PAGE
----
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Mar 20, 2017
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UK footfall drops again in February, decline accelerates in retail parks

Published
Mar 20, 2017

UK footfall fell in February 1% on a year ago, representing the sixth consecutive month of decline. While shopping centres suffered the biggest fall, footfall in retail parks dropped at the fastest rate since November 2013. The one bright spot was high street footfall, which rose, but only slightly.
 

Stores may not have been deserted last month but they certainly were not packed out


 
According to the BRC- Springboard Footfall Monitor for last month, the fall in the number of people visiting UK retail locations was slightly less in February compared with last year, however Springboard Insights Director Diane Wehlre said this was “not reflective of the stabilisation of consumer behaviour.”

“Increasing uncertainty arising from the imminent triggering of Article 50 has certainly started to have an impact on purchasing behaviour, the types of destinations shoppers are visiting and how they spend their money,” she said.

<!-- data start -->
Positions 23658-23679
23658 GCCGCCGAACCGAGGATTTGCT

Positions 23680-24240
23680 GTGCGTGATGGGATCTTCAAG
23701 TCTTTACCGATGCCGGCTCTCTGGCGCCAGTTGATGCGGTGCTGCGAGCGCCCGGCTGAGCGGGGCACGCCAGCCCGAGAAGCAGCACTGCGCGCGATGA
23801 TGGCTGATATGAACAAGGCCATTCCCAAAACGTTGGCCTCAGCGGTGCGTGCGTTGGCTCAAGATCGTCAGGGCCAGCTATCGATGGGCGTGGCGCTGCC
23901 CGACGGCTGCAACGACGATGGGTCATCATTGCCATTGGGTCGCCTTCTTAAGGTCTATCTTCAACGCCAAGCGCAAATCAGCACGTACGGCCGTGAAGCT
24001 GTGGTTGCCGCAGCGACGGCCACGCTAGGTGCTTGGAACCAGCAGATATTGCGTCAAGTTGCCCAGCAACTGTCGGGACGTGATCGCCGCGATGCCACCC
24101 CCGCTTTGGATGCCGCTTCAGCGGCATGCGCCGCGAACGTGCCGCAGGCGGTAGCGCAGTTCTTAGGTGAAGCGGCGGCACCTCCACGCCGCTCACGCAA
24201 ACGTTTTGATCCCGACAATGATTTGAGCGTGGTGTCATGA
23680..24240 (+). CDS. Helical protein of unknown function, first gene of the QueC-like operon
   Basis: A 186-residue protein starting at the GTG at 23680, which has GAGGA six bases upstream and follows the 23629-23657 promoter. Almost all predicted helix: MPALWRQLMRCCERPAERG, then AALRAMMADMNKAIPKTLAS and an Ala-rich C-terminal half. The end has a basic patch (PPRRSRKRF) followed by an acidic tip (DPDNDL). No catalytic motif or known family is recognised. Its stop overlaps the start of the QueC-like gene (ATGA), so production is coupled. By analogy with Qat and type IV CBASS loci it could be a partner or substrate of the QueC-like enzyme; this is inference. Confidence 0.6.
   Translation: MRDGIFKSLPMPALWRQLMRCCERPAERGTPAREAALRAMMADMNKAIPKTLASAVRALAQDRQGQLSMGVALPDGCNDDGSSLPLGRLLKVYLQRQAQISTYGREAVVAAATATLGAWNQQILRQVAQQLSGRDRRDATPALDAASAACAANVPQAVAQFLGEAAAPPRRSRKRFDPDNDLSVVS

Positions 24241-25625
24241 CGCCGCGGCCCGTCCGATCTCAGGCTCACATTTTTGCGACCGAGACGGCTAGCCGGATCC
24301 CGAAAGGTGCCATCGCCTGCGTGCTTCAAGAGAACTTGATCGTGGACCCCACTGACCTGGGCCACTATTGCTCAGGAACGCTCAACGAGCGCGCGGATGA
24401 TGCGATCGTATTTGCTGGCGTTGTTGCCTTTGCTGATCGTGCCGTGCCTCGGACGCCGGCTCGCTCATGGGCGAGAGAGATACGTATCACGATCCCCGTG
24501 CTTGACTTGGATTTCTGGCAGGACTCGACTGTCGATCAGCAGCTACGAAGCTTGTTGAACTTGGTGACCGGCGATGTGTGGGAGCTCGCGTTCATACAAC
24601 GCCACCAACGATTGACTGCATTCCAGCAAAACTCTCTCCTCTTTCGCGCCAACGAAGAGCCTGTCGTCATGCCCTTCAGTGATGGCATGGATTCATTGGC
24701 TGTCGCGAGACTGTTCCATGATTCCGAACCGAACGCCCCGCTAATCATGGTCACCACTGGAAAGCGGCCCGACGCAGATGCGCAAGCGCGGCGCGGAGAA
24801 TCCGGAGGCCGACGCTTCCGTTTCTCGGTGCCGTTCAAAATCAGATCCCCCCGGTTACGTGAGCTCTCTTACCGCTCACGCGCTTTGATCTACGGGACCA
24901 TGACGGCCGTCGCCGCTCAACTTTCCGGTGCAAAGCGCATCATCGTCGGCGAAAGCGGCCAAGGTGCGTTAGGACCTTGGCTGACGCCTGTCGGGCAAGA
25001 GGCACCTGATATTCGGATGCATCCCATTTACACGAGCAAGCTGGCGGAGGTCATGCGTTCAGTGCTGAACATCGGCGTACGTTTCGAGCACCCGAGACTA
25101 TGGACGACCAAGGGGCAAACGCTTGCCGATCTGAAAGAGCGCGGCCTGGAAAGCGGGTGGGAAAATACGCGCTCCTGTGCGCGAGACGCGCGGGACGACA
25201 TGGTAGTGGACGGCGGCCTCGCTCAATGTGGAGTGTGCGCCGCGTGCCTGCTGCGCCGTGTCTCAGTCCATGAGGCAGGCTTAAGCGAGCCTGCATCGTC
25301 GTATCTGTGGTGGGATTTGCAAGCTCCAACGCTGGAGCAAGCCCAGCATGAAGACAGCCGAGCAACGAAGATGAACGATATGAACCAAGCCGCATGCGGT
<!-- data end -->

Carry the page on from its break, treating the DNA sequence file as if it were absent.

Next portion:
She added that high streets are benefitting as the destination of choice for dining and leisure, reporting a 0.1% increase in February compared with last year’s 2.9% slide.

But shopping centres across the UK continued to struggle with a 2.6% decrease in footfall, compared with a 0.6% decline in the same month last year.

Meanwhile, footfall in retail park locations dropped by 1.6%, the biggest fall since November 2013, as spend on furniture and household items – traditionally a significant footfall driver for retail parks – weakened slightly in February. 

As footfall figures continue to show a negative picture, Helen Dickinson, Chief-Executive of the British Retail Consortium, raised concerns over the potential negative impact the imminent business rates revaluation could have on the retail sector.

“The modest relief fund for business rates announced in the Budget will hopefully go some way to helping those shops hardest hit, albeit only temporarily. It won’t however ease the burden for the majority of retailers who will continue to pay nearly a half of rental values in property tax,” she said.

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